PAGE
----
Broker Check


| August 22, 2023

The final step in CovingtonAlsina’s Hierarchy of Financial Priorities concerns two goals many of us have: passing on a large inheritance and giving back to causes that matter to us.

We started our hierarchy with a basic will and other legal documents.  Estate planning takes things to the next level.  The federal estate tax exemption is currently $12.92 million, which means the vast majority of us do not have to worry about paying federal estate taxes.  That law does sunset in 2026, at which time the exemption will be cut in half. Still not something that will affect most of us.

But just because you probably won’t be paying federal estate taxes when you die does not mean you won’t need a more complex estate plan. Some people may want to consider a Revocable Living Trust (RLT). An RLT is like a box you carry around.  While you’re alive, you can put things into the box, move them around in the box, and take them out of the box. The RLT is not a separate entity: it doesn’t file taxes and it does not provide asset protection in case of a lawsuit or bankruptcy. When you get older, or experience diminishing mental capacity, you can hand the box to one of your children, or another trusted individual. They continue to manage the box on your behalf. When you pass away, the box gets closed, and everything in it is distributed according to the terms of the trust.  There’s no probate, and the process is private.  This does not mean that everyone needs an RLT.   

There are many other trusts to discuss with your estate attorney.  Some attorneys recommend asset protection or legacy trusts, where assets are left in permanent trust for children or grandchildren.  If you have a child who is receiving assistance from the government due to disabilities, you may want a special needs trust.  We always recommend you use an attorney who specializes in trusts and estates when you get to this level of planning.

And if you’re fortunate enough to worry about the estate tax, you can discuss Charitable Lead and Charitable Remainder Trusts with that attorney.  These are also great vehicles when you are selling a business or have another large taxable event.

There are other ways to give to charity.  The most common is giving cash or goods, like when you donate old clothes or household items. A more tax efficient way to donate is to give appreciated securities. For example, maybe you bought a mutual fund or stock many years ago, and it is just sitting there.  If you sell it, you would pay taxes on the gain. If you donate it, you receive a tax donation for the full amount of the gift, and don’t pay taxes on the gain.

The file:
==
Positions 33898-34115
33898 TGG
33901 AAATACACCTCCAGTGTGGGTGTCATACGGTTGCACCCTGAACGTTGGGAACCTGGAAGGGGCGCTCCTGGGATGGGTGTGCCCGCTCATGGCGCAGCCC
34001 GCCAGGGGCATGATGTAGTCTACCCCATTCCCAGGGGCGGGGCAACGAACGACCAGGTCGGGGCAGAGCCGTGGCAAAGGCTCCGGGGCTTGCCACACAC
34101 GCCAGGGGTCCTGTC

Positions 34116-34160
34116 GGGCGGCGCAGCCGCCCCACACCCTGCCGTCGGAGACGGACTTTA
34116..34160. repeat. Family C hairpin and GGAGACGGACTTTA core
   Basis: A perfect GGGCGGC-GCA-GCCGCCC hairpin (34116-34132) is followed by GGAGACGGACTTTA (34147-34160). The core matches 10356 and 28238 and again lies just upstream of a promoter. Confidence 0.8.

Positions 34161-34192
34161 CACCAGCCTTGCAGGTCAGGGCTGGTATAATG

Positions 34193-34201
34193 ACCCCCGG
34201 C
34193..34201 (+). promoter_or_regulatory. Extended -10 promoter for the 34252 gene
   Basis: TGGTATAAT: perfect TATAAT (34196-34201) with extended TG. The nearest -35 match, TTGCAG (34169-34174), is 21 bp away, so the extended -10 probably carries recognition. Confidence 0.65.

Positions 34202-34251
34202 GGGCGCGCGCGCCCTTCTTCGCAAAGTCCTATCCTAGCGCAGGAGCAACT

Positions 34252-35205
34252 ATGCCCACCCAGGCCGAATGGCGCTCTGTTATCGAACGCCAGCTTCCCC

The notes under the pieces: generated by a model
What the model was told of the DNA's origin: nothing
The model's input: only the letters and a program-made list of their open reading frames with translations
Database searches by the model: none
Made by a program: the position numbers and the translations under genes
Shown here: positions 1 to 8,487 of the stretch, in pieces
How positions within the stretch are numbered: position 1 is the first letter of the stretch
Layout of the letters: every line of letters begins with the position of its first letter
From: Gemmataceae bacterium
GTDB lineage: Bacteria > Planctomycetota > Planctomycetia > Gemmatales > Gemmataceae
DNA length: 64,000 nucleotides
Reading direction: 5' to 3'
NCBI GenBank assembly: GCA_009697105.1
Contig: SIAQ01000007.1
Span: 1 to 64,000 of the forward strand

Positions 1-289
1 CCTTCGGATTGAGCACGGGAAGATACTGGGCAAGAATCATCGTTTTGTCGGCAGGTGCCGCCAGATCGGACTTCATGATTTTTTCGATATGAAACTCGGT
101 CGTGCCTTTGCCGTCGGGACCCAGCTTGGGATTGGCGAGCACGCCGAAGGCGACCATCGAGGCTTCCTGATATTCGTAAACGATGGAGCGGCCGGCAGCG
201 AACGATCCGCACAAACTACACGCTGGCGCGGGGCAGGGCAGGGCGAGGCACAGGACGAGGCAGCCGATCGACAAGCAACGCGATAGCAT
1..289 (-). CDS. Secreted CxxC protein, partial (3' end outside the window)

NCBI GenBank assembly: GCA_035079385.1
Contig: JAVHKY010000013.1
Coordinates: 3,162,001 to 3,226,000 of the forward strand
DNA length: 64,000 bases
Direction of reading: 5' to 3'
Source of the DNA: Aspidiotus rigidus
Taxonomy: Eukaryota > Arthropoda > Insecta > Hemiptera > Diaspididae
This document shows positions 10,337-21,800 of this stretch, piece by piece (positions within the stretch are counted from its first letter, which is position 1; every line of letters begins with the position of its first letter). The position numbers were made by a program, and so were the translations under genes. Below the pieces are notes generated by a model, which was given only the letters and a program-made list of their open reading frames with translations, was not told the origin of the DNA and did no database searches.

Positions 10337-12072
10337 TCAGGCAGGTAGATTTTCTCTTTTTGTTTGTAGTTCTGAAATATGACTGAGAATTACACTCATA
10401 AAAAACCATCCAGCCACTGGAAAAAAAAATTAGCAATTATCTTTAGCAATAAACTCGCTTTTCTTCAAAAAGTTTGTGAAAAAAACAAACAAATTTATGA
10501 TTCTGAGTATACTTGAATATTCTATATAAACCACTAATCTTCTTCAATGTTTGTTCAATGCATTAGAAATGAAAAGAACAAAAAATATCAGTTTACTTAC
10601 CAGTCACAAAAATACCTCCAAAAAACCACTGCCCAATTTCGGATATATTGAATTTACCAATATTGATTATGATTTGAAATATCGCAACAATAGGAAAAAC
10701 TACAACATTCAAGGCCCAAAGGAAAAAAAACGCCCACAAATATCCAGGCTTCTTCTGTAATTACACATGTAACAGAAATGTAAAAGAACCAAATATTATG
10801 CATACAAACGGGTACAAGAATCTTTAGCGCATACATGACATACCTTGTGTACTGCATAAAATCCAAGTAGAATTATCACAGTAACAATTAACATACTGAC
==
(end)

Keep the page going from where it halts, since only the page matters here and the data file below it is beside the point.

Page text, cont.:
You may also consider a Donor Advised Fund (DAF). You open an account, or DAF, with a non-profit.  You can fund it with cash or securities as discussed above. Then, when you are ready, you direct the non-profit organization to donate the money to the charities of your choice. A DAF is a great tool when you have a large taxable event but aren’t sure where or when you want to donate all the money.

And once you turn 70 ½, the IRS gives you another tool, the Qualified Charitable Distribution (QCD).  A QCD occurs when you give money directly from your IRA to a charity.  It’s not considered income to you, and it counts towards your Required Minimum Distributions.

None of these things may apply to you now, but starting with the basics at the bottom of our Hierarchy of Financial Priorities and applying them consistently over time lets you move in this direction.

You can find great resources and register for our educational events on our website at  If you have questions, email us at

CovingtonAlsina is a Registered Investment Advisor.  Information presented is for educational purposes only and does not intend to make an offer or solicitation for the sale or purchase of any specific securities, investments, or investment strategies.  Investments involve risk and, unless otherwise stated, are not guaranteed.  Be sure to first consult with a qualified financial adviser and/or tax or legal professional before implementing any strategy discussed herein. CovingtonAlsina does not provide tax or legal advice. Past performance is not indicative of future performance.